Keep in mind that the six-foot rule is the minimum, not the maximum, she said. If you can do 10 or 15 feet apart, that’s better than six, particularly if you’re engaging in an exerting activity or speaking loudly. The more and harder you exhale, the more droplets you’re expelling.

It helps to frame it in “a way that becomes an act of love instead of an act of deprivation,” she said. You’re not doing these things to deprive yourself of normal interaction. You’re doing this to express that you care about the other person enough to keep them as safe as possible.

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And despite how much you love them, you can’t violate that six-foot boundary at all, even briefly. Sorry: No hugs.

Hugging “really violates the whole concept of social distancing,” said Dr. David Reuben, the chief of the division of geriatrics at the David Geffen School of Medicine at UCLA. “There’s a time for every purpose under heaven and it’s not the time for hugs.”

What to expect in the near future

As social distancing restrictions begin to ease in the coming weeks and months, smaller gatherings will be considered safe again. But it’s not a switch that’s going to flip from “wear masks and stay six feet apart at all times” to “throw a raging house party and invite everyone you’ve ever met.”

Every expert interviewed for this article said the parties of the near future will probably involve fewer than 10 people total, should be outdoors or as close to it as possible, and you should still expect to be practicing good hygiene and touching shared surfaces and each other as little as possible.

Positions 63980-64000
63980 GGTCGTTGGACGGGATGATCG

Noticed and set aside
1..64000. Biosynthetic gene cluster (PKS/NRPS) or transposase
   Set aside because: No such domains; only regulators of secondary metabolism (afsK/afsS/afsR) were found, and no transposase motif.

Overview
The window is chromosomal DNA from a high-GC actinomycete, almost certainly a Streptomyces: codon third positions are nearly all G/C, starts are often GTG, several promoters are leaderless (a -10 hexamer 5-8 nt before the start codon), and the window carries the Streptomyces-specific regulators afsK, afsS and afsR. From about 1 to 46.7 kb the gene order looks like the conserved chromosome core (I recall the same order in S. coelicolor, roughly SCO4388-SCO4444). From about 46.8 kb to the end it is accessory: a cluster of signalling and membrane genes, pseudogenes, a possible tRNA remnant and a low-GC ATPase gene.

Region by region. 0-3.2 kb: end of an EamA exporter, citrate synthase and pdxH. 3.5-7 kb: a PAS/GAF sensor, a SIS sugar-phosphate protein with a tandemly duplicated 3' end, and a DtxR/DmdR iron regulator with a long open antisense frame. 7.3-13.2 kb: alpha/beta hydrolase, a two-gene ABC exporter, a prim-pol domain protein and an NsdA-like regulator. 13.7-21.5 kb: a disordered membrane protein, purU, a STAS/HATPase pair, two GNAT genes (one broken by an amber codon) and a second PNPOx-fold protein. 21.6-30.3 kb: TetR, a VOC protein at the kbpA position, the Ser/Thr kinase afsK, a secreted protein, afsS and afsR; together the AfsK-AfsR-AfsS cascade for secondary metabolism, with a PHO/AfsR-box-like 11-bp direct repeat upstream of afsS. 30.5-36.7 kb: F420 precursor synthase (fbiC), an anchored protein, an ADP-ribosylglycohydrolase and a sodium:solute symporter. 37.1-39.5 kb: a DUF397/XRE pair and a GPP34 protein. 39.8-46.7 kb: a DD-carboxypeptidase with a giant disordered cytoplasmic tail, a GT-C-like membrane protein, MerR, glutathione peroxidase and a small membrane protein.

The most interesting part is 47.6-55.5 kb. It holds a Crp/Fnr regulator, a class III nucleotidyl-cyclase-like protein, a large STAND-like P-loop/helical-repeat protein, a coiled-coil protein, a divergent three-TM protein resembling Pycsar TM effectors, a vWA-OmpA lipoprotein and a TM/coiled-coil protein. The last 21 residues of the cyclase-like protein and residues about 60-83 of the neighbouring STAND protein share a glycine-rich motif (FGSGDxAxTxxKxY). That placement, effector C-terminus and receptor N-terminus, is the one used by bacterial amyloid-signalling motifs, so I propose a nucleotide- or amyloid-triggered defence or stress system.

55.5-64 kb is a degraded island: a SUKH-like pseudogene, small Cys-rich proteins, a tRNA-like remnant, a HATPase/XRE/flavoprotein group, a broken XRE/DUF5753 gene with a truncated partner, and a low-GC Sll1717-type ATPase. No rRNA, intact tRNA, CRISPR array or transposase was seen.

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So that rager, no. But how about a backyard barbecue with a small group of friends where you make sure not to share utensils, people wear face coverings when they’re not eating, everyone washes their hands a lot, the seating is spaced out, and no one crowds around the grill except the chef? We could see things like that being OKd by as early as the end of June, said Robert Kim-Farley, a professor-in-residence at the UCLA Fielding School of Public Health and an infectious disease expert and former senior official with the Los Angeles County Department of Public Health, the Centers for Disease Control and Prevention, and the World Health Organization. Hugs and handshakes will still not be advised.

Los Angeles County’s stay-at-home orders will ‘with all certainty’ be extended for the next three months, Public Health Director Barbara Ferrer said.

And yes, if you’ve got a pool, you could use it: Chlorine kills the virus. Keep in mind, though, that you’re still at risk from other people’s exhalations, as well as from shared surfaces like the pool ladder.

Everyone will need to take proper precautions before getting together. Guests who don’t feel well in any way — even if it’s the sort of mild sniffles you might ordinarily power through with some over-the-counter allergy meds — should stay home. Having everyone take their temperature before they come over isn’t the worst idea in the world, though it isn’t foolproof; you can have the virus and not have a fever. No single precaution will 100% prevent you from catching the coronavirus, but the more layers of protection you add, the lower the risk becomes, experts say.